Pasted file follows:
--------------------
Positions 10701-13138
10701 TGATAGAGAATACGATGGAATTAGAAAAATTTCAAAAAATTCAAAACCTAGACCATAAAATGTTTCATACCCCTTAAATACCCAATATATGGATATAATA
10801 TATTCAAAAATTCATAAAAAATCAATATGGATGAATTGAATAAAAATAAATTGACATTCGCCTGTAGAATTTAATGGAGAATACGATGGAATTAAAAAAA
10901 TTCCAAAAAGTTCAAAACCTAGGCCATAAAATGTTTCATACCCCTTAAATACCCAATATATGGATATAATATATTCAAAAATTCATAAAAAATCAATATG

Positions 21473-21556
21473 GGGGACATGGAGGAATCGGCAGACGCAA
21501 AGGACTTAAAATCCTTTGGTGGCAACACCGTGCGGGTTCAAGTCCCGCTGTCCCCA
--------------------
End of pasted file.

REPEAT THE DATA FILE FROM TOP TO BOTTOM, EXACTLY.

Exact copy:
Positions 10701-13138
10701 TGATAGAGAATACGATGGAATTAGAAAAATTTCAAAAAATTCAAAACCTAGACCATAAAATGTTTCATACCCCTTAAATACCCAATATATGGATATAATA
10801 TATTCAAAAATTCATAAAAAATCAATATGGATGAATTGAATAAAAATAAATTGACATTCGCCTGTAGAATTTAATGGAGAATACGATGGAATTAAAAAAA
10901 TTCCAAAAAGTTCAAAACCTAGGCCATAAAATGTTTCATACCCCTTAAATACCCAATATATGGATATAATATATTCAAAAATTCATAAAAAATCAATATG

Positions 21473-21556
21473 GGGGACATGGAGGAATCGGCAGACGCAA
21501 AGGACTTAAAATCCTTTGGTGGCAACACCGTGCGGGTTCAAGTCCCGCTGTCCCCA